7 Strategies To Help You Deal With Burnout

4 min read

Education & Career Trends: March 6, 2023

Curated by the Knowledge Team of  ICS Career GPS

The underlying causes of stress and exhaustion must be addressed proactively in order to deal with burnout.

  • Excerpts are taken from an article published on psychologytoday.com

Burnout and exhaustion are at an all-time high. They are undoubtedly the bane of our time. The American Psychological Association conducted a study in 2022 where more than 50% of respondents reported feelings of being burnt out. Burnout is a term used to describe a condition of physiological, psychological, and emotional fatigue brought on by persistently high levels of stress.

Prolonged stress affects our capacity to connect with others and care for ourselves.

We often deprive ourselves of adequate time to relax when we feel like we are losing control of our workload and slipping behind. Yet, on the contrary, not giving ourselves enough rest makes us even less likely to function properly. We eventually find ourselves stuck in the burnout stage, continuously criticising our declining productivity on a loop.

Burnout can also affect students who experience chronic stress from academic pressure, social expectations, and other life challenges. In this context, burnout is frequently referred to as “academic burnout” or “student burnout”.

Students who experience burnout frequently feel worn out, overburdened, and disinterested in their studies. Moreover, they could struggle to focus, lack motivation, and struggle more academically. Physical signs of burnout in students, such as headaches, trouble sleeping, and a weaker immune system, are also possible.

The underlying causes of stress and exhaustion must be addressed proactively in order to combat burnout. The following strategies might be useful:

1. Give yourself a break

  • When possible, give yourself a break from work or school to replenish.
  • This might entail booking a trip, attending a retreat, giving yourself time to do something you love or simply taking the day off to unwind.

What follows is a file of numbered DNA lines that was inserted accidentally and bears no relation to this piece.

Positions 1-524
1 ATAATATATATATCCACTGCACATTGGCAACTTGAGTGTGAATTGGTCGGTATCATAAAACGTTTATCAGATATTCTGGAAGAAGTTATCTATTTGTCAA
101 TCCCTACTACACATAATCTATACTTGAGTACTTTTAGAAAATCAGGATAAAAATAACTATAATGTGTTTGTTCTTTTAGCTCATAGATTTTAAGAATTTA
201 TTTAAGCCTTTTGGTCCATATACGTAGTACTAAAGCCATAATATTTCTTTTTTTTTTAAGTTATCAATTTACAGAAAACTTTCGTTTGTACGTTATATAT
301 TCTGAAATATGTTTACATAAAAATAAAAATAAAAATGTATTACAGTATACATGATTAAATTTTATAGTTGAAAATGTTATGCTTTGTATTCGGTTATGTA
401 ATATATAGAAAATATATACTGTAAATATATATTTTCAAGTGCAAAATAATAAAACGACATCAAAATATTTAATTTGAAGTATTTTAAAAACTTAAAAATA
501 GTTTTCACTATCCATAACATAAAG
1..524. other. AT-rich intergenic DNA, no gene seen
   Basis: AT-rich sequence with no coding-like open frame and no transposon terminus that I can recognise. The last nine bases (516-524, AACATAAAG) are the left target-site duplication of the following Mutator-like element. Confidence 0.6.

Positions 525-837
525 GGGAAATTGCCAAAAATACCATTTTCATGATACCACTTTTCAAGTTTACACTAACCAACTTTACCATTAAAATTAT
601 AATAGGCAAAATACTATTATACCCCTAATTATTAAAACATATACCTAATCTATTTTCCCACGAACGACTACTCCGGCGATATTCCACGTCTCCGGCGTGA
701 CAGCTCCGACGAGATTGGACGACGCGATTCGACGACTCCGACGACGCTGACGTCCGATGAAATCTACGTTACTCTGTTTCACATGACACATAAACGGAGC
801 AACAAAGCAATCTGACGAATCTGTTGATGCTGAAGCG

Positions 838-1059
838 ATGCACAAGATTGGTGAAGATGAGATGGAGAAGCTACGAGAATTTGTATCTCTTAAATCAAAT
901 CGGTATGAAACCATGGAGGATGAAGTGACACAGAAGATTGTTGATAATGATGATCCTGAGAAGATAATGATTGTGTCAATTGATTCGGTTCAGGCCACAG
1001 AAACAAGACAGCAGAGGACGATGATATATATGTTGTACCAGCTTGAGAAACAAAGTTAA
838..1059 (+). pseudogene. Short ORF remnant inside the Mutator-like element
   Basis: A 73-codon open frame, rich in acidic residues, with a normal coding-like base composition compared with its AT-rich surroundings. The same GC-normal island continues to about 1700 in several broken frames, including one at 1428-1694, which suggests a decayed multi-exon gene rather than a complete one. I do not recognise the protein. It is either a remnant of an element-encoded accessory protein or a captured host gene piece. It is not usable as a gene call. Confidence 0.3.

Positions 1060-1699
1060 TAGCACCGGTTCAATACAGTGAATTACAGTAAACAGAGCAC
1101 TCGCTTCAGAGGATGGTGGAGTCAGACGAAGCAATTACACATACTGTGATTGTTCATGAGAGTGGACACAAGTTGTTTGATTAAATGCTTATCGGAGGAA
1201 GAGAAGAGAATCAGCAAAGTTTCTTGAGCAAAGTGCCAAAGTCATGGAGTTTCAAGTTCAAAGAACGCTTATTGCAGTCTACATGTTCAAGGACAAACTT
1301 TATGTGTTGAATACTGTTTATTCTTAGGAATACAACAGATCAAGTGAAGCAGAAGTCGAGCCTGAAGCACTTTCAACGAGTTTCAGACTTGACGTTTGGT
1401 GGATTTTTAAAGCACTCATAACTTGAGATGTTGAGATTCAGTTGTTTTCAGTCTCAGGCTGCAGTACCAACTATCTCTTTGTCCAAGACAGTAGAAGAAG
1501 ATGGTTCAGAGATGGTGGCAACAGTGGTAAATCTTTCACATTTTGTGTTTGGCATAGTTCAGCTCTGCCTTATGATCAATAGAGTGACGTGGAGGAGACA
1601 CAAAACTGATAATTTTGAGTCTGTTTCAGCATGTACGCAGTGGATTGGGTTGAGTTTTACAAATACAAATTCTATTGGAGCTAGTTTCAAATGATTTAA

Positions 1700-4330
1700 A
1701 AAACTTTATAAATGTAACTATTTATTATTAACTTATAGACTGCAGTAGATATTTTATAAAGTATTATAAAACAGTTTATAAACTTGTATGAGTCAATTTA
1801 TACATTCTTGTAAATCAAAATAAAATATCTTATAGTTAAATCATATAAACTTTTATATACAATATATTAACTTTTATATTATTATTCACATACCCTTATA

• Adjust in little breaks to break the monotony of a task.
  • This will also help your creativity and help to problem solve faster.

2. Reach out for help

  • Having someone you can confide in and lean on for emotional support might be beneficial.
  • It helps us to gain different perspectives, or simply analyse our own thought patterns.
  • Talking about what is causing you trouble can help with rationalising and looking at the situation objectively. 

3. Set your boundaries

  • Draw clear boundaries separating time at work and leisure time.
  • Make plans to do things you like outside of work and avoid working extra when not necessary. 
  • Setting boundaries is a way to indicate to others as well as yourself of how many resources, mental and physical, you can spend on a task without depleting or taking away resources reserved for other activities.

4. Self-care is essential

  • Employ self-care by engaging in activities that enhance your emotional and physical well-being, such as yoga, meditation, or some physical activity like playing a sport you like outdoors.
  • Be sure you get adequate rest, maintain a nutritious diet, and drink enough of water.

5. Prioritise your work

  • Organise your tasks in a hierarchy.
  • Choose the most vital tasks and give them the highest position or priority.
  • This way you’ll be able to narrow your attention to what matters the most and feel less overwhelmed as a result.
  • This will also help prevent you from getting tangled up in unnecessary work and save precious time. 

6. Utilise stress management

  • Recognise the main triggers of stress in your life and adopt stress-reduction strategies accordingly.
  • Such as progressive muscle relaxation, mindfulness meditation, or deep breathing.
  • It is important to note that not all management techniques work for everyone, so it’s important to take turns to explore what method suits you the most. 

7. Consider change when necessary

  • Consider making a change, such as transferring professions or changing your degree, if burnout is brought on by burdensome work or academic environment.
  • Note that burnout doesn’t always equate to a need to change entirely, sometimes a change is required in just the structure or the way you are dealing with your work.
  • A total switch is required when you find yourself stuck in something which no longer appeals to you in any form. 

Keep in mind that recovering from burnout is a process which requires, patience and kindness towards yourself. It is possible to recover from burnout and achieve a feeling of balance and well-being in your life with the appropriate tools and assistance.

Have you checked out yesterday’s blog yet?

7 sectors with rising demand for remote workers

(Disclaimer: The opinions expressed in the article mentioned above are those of the author(s). They do not purport to reflect the opinions or views of ICS Career GPS or its staff.)

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